ATELIER JANUARY '18
Lullaby by Leïla Slimani (Faber&Faber) - I just finished this French bestseller about a nanny who kills two children she was meant to be taking care of (and no, that is not a spoiler, Slimani reveals this on the first page of the book). Some people have compared it to Gone Girl, but for me this thin book stands by itself for its psychological depth, beautiful use of language (brilliant translation from French to English by Sam Taylor), jumping backwards and forwards, which only increases the already growing tension, and portraying the characters with a great precision. I do not have words for the ending... Just go and read it. You will hate it and love at the same time!
He knows how much they need Louise, but he can't stand her any more. With her doll's body, her irritating habits, she really gets on his nerves. Lullaby
Take Courage: Anne Brontë and the Art of Life by Samantha Ellis (Vintage) - My favourite Brontë was always the youngest one, Anne. So when I found out that Ellis recently published her biography, I couldn't wait to read it. And I definitely wasn't disappointed. Do not expect a boring recreation of Anne's life, but rather Ellis's personal recount of this talented writer's background history, including information on her parents and aunt, dead siblings, beloved sisters and problematic brother. This book has something to offer to every Brontë's lover, no matter which one of the sisters you personally prefer, as Ellis skilfully includes everyone who had impact on Anne's life (I notably enjoyed the chapter exploring the life of the nanny/housekeeper, who showed Anne the beauty of moors!). Someone could argue that Ellis does not always remain impartial (especially when it comes to describing Charlotte). But for me she composed a book that is interesting, enriching, insightful and, most importantly, well written so after finishing it you want to go and re-read all of the Brontë sisters' books from a whole new point of view!
In The Tenant of the Wildfell Hall, she takes a heroine who starts out like all the other Brontë heroines, charmed by a sexy dangerous man, but she sees the light and leaves him. It's very refreshing. And it wasn't what anyone wanted to hear in 1848. Take Courage
Btw, if you are a fan of the Brontë sisters, after reading the book watch also this brilliant documentary.
The Bestseller Code by Jodie Archer and Matthew L. Jocker (Penguin) - I am still not sure how I am feeling about this book. Its authors set their goal to decipher the secret of bestsellers (including Fifty Shades of Grey, The Da Vinci Code, The Girl with the Dragon Tattoo and Harry Potter). And although they provide you with a lot of insightful details that force you to reflect on the way you read books, certain passages from the book could be left out as I remember myself struggling to keep attention. Basically, it was about five pages of a pointless talking (I am really sorry for putting it this way), three pages of super interesting information (where I was underlying almost every single sentence or even laughing out-loud), then again, six pages of boredom... I would say that this books is a good read for every booklover. But prepare yourself that in order to get to its good parts you will have to also go through endless passages in which you learn basically nothing.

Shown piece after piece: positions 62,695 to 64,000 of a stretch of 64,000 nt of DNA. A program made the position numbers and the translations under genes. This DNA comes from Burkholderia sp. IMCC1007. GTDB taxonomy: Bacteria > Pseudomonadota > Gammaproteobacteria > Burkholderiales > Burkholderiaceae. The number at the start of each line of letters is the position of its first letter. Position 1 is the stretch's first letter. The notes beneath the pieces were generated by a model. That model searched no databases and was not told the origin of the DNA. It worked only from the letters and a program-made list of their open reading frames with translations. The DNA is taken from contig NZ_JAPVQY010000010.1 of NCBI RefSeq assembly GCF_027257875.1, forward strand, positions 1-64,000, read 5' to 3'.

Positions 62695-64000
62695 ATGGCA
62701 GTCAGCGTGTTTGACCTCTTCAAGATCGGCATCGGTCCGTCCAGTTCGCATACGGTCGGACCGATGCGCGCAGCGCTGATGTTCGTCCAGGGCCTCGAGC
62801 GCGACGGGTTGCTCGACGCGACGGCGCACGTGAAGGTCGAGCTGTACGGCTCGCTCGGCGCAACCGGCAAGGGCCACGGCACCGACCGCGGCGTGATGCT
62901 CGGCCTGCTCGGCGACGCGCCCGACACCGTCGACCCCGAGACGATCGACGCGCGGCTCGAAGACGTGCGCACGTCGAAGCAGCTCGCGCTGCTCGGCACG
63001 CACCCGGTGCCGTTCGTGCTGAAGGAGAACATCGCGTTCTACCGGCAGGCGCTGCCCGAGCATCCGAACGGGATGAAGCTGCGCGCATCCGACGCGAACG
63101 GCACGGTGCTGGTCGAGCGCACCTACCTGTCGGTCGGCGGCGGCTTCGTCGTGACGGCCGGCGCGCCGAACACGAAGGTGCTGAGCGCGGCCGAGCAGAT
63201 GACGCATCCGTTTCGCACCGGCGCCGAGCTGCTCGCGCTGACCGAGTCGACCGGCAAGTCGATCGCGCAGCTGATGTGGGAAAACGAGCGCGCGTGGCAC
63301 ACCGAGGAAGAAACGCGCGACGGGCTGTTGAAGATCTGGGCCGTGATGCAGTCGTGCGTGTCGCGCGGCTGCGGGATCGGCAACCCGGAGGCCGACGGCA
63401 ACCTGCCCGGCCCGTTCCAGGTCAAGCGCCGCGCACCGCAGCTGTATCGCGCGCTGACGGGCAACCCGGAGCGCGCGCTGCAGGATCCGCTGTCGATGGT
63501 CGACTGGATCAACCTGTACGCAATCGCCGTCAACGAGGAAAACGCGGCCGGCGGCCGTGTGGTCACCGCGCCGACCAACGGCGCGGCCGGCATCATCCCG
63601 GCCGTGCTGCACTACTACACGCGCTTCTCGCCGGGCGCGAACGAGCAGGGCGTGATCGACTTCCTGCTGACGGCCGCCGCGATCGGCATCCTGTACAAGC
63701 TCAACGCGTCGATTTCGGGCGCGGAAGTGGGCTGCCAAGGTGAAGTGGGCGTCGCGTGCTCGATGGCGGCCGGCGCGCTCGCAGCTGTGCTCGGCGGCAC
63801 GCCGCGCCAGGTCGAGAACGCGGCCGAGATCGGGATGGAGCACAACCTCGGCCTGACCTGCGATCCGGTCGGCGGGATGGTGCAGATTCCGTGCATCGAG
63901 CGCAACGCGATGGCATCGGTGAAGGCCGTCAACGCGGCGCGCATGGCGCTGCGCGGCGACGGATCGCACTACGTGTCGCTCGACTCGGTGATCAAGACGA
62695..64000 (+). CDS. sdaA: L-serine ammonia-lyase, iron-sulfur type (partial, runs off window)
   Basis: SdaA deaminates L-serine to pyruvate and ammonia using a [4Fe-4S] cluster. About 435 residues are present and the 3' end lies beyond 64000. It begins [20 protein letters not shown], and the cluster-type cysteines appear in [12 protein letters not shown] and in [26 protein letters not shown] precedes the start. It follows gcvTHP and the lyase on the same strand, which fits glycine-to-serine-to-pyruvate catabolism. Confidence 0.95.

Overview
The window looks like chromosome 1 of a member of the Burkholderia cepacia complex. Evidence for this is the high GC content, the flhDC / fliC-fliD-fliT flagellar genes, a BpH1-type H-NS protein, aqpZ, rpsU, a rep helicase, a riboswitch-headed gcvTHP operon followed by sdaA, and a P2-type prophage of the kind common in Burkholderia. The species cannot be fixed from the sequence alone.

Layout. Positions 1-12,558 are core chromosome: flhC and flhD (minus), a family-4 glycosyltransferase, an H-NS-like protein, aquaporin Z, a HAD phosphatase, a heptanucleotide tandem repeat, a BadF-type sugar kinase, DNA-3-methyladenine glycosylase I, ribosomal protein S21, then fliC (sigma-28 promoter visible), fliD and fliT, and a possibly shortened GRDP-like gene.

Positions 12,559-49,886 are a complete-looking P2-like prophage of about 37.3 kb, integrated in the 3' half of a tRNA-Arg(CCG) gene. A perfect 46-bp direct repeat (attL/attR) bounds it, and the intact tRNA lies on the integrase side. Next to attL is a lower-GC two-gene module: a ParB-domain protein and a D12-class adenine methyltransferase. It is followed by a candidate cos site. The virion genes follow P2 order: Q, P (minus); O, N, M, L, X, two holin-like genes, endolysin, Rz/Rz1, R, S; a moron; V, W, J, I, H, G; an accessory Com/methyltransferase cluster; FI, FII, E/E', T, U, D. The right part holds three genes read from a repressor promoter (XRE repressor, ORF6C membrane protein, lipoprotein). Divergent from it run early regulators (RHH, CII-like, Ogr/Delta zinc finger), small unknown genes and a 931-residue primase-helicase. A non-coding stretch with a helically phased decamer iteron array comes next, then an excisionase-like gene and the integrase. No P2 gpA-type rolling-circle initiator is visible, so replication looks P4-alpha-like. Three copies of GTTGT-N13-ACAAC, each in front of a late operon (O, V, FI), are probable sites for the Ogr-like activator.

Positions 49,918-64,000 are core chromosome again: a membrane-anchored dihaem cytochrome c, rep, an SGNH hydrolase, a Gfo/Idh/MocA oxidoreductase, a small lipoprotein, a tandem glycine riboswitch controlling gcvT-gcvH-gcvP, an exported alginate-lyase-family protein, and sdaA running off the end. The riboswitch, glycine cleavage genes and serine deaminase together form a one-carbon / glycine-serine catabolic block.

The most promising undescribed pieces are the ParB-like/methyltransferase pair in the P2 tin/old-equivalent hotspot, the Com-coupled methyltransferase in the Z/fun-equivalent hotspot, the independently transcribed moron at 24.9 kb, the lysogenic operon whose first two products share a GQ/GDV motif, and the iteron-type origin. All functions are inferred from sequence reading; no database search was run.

Stick to real people. No dwarfs, no lords, no warriors, no priestesses, no sergeants, no dukes, and no wizards (there will only ever be one Harry). Finally, no unicorns. The Bestseller Code
Note: if you are disappointed that I have not read more, I also finished Mauriac's Therese Desqueyroux (if you like Madame Bovary by Flaubert, you will really enjoy this title), Dangerous Liaisons by Laclos and did a close analysis of some parts of Proust's In Search of Lost Time for my French course, plus I devoured about fifty secondary sources for my English dissertation. So I swear, I am reading books, they are just simply not as interesting as my previous reads!